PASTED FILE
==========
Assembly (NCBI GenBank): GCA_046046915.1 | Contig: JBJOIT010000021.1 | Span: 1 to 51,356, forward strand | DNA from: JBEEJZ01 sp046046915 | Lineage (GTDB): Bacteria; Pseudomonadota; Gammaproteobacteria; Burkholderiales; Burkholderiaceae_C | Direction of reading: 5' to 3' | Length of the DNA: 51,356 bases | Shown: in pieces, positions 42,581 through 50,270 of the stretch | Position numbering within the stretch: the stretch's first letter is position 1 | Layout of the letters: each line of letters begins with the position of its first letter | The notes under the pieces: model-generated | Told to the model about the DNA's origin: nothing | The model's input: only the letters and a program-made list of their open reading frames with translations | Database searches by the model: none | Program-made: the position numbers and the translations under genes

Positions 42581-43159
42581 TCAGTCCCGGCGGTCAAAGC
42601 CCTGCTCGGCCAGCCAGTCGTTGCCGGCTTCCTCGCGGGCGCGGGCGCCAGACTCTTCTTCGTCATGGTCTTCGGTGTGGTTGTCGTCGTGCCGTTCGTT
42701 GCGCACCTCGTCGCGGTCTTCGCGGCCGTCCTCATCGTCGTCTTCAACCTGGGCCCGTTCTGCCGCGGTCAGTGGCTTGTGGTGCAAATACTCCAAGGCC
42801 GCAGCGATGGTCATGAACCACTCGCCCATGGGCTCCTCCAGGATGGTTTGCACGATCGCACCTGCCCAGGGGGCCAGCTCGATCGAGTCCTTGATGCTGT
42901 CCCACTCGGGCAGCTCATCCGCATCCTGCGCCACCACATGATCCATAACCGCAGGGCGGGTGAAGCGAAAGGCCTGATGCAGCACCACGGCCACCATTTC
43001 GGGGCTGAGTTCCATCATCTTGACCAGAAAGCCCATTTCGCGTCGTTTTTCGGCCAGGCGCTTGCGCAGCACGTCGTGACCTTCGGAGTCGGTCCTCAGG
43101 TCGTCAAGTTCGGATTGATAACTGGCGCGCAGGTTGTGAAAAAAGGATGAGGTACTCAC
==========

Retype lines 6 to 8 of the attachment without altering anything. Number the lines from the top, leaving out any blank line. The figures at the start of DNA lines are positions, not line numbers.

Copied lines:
42801 GCAGCGATGGTCATGAACCACTCGCCCATGGGCTCCTCCAGGATGGTTTGCACGATCGCACCTGCCCAGGGGGCCAGCTCGATCGAGTCCTTGATGCTGT
42901 CCCACTCGGGCAGCTCATCCGCATCCTGCGCCACCACATGATCCATAACCGCAGGGCGGGTGAAGCGAAAGGCCTGATGCAGCACCACGGCCACCATTTC
43001 GGGGCTGAGTTCCATCATCTTGACCAGAAAGCCCATTTCGCGTCGTTTTTCGGCCAGGCGCTTGCGCAGCACGTCGTGACCTTCGGAGTCGGTCCTCAGG